(Editor’s Note: Today’s post is written and sponsored by the National Business Research Institute (NBRI). They have over 30 years of experience in conducting scientific, psychological research for businesses. NBRI clients include Walt Disney World, Marriott Hotels, Oracle and Waste Management.)
Surveys are often touted as a perfect remedy for any of your business’ ailments. Whether you survey employees or customers, a survey company might claim to be able to identify your most glaring business problems. But, as an established businessperson, you might easily identify most of these problems yourself. The important differentiator is to identify not only the problems, but also the root causes of the problems and their solutions. To achieve this accurate look inside your business, it’s vital to employ a company that collects valid data, employs powerful analytics, and turns the combination into a powerful plan for improvement for your company.
Do-it-yourself ‘monkey’ type surveys provide about as much accurate and useful insight as, well, a monkey could. If you ask your employees how they feel about their pay, they will almost always tell you they want more money. The goal is to collect broad and deep information. Composing questions that achieve that goal isn’t easy. In fact, organizational psychologists are the best at doing it – and they’ve earned doctoral degrees to equip themselves.
While you may lament that this gives you more data to slog through, it is absolutely essential to determining the root cause of any issue. If you only have top-layer data, you will only find top-layer problems that anyone could have identified – for free. If you collect that hard (and sometimes tough-to-swallow) data, you will be able to fix the problems at their core, instead of simply placing Band-Aids. It’s most effective and efficient to make decisions that will reap long-term rewards, and that’s no different with surveys.
Collecting accurate data about your business is great, but it has limited value all by itself. The real power of this data is realized when it’s compared against similar businesses within your industry. This process is called benchmarking. Part of the benchmarking process involves normative data, which is the average score of a given survey question. As a decision maker within your company, it’s important to know how your scores stack up against your competition. Without this key data, you are left in the dark as to how you are actually doing within your industry. While do-it-yourself surveys or cheap survey companies might accidentally gather good data, you will only get quality benchmarking data through top of the line research companies.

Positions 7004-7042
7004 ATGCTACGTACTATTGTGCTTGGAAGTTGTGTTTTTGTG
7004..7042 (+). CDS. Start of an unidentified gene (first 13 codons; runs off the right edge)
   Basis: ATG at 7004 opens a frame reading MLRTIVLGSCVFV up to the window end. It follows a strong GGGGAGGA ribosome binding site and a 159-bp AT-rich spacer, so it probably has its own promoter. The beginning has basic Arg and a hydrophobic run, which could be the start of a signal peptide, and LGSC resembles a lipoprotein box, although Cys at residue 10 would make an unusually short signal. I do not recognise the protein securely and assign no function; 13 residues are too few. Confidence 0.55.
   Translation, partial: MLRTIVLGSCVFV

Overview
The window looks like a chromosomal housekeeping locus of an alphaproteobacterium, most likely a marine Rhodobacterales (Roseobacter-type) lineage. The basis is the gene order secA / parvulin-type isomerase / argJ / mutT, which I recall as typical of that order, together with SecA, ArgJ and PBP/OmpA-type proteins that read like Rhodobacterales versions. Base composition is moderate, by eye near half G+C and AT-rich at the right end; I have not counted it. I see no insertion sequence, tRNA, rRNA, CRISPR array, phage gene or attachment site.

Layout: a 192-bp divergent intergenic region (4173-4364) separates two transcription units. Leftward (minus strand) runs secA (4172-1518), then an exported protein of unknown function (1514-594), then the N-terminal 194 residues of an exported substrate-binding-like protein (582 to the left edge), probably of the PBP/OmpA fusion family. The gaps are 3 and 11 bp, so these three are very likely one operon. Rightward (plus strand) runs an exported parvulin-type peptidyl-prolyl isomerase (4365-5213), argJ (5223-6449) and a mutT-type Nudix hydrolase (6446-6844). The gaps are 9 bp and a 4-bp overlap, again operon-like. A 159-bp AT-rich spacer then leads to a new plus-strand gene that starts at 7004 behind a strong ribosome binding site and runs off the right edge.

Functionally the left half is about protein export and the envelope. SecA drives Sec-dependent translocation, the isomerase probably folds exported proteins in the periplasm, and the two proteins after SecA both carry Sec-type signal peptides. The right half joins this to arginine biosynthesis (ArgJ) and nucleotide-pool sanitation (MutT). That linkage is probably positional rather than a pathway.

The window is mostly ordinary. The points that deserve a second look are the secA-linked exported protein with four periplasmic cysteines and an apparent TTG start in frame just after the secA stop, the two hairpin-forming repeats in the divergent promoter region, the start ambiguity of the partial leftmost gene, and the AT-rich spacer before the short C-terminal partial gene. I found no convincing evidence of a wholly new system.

Collecting data, conducting the research, and assessing sentiment gives you powerful information. However, posting a sign on your wall that says, “We conducted a survey!” isn’t going to convert more customers or improve your employee engagement. The only useful outcome of all this work is creating new procedures and making changes based on the information. And, that’s not even the end of the survey line! You need to know if your changes produced any noticeable improvements. Longitudinal research assesses the impact that your changes produce by re-evaluating your subjects after a pre-determined time.
A quick Internet search will reveal how many survey firms exist today. Some are capable of collecting data, benchmarking, and conducting analyses. Some are simply survey companies while others are research firms. Ultimately, surveys are a vehicle to collect data. You need to combine that data with further research to draw accurate conclusions and implement action plans to improve your company. Don’t fall prey to the quick and easy survey options – you need research that will drive your business past the competition.
Many thanks to NBRI for sharing their expertise. NBRI offers comprehensive full-service research solutions when it’s time to deploy employee surveys or customer surveys. If you’d like to learn more about their services, please visit their website, watch an online survey demo or download their free ebook on “How to Conduct a Survey”.